Welcome to Learn You a Haskell for Great Good! If you're reading this, chances are you want to learn Haskell. Well, you've come to the right place, but let's talk about this tutorial a bit first.
I decided to write this because I wanted to solidify my own knowledge of Haskell and because I thought I could help people new to Haskell learn it from my perspective. There are quite a few tutorials on Haskell floating around on the internet. When I was starting out in Haskell, I didn't learn from just one resource. The way I learned it was by reading several different tutorials and articles because each explained something in a different way than the other did. By going through several resources, I was able put together the pieces and it all just came falling into place. So this is an attempt at adding another useful resource for learning Haskell so you have a bigger chance of finding one you like.
This tutorial is aimed at people who have experience in imperative programming languages (C, C++, Java, Python …) but haven't programmed in a functional language before (Haskell, ML, OCaml …). Although I bet that even if you don't have any significant programming experience, a smart person such as yourself will be able to follow along and learn Haskell.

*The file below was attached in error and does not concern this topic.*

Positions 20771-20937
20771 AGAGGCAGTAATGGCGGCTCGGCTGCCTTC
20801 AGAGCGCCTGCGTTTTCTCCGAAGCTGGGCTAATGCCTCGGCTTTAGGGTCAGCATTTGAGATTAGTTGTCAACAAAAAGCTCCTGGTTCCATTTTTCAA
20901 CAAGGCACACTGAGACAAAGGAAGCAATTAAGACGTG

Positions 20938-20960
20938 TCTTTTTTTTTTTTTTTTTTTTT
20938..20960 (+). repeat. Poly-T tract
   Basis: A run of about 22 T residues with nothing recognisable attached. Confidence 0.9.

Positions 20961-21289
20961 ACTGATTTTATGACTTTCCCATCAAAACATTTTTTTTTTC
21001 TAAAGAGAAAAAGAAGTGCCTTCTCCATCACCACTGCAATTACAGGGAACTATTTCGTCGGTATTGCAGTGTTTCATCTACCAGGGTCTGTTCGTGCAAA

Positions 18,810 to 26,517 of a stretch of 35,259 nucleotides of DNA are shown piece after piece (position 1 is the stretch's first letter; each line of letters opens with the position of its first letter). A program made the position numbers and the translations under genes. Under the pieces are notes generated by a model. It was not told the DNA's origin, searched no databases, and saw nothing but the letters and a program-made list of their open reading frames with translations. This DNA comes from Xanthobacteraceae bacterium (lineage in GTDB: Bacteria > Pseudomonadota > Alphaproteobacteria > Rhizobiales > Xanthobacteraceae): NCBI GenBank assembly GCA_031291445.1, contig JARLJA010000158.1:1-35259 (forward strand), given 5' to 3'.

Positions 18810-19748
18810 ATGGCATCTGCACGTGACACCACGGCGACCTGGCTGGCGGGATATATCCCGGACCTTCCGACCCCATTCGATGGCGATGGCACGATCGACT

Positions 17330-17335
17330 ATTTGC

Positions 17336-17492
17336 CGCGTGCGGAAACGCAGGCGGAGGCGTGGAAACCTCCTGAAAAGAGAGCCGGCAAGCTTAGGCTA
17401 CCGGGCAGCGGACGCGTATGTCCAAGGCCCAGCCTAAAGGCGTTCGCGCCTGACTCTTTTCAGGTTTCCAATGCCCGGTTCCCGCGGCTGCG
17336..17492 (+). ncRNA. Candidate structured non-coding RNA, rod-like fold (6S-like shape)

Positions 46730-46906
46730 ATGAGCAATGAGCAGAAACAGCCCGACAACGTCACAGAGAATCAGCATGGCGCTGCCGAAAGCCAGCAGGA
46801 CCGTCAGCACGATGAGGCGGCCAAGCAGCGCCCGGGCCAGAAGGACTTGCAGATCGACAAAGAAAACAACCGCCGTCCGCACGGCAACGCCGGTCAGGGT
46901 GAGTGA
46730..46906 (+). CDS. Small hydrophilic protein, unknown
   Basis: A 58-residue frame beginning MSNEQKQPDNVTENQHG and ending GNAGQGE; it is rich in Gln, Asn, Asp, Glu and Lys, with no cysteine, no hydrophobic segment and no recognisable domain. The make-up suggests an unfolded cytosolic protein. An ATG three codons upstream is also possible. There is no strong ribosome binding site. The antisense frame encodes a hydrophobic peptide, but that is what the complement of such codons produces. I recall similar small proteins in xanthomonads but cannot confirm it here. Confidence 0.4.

The channel #haskell on the freenode network is a great place to ask questions if you're feeling stuck. People there are extremely nice, patient and understanding to newbies.
I failed to learn Haskell approximately 2 times before finally grasping it because it all just seemed too weird to me and I didn't get it. But then once it just "clicked" and after getting over that initial hurdle, it was pretty much smooth sailing. I guess what I'm trying to say is: Haskell is great and if you're interested in programming you should really learn it even if it seems weird at first. Learning Haskell is much like learning to program for the first time — it's fun! It forces you to think differently, which brings us to the next section …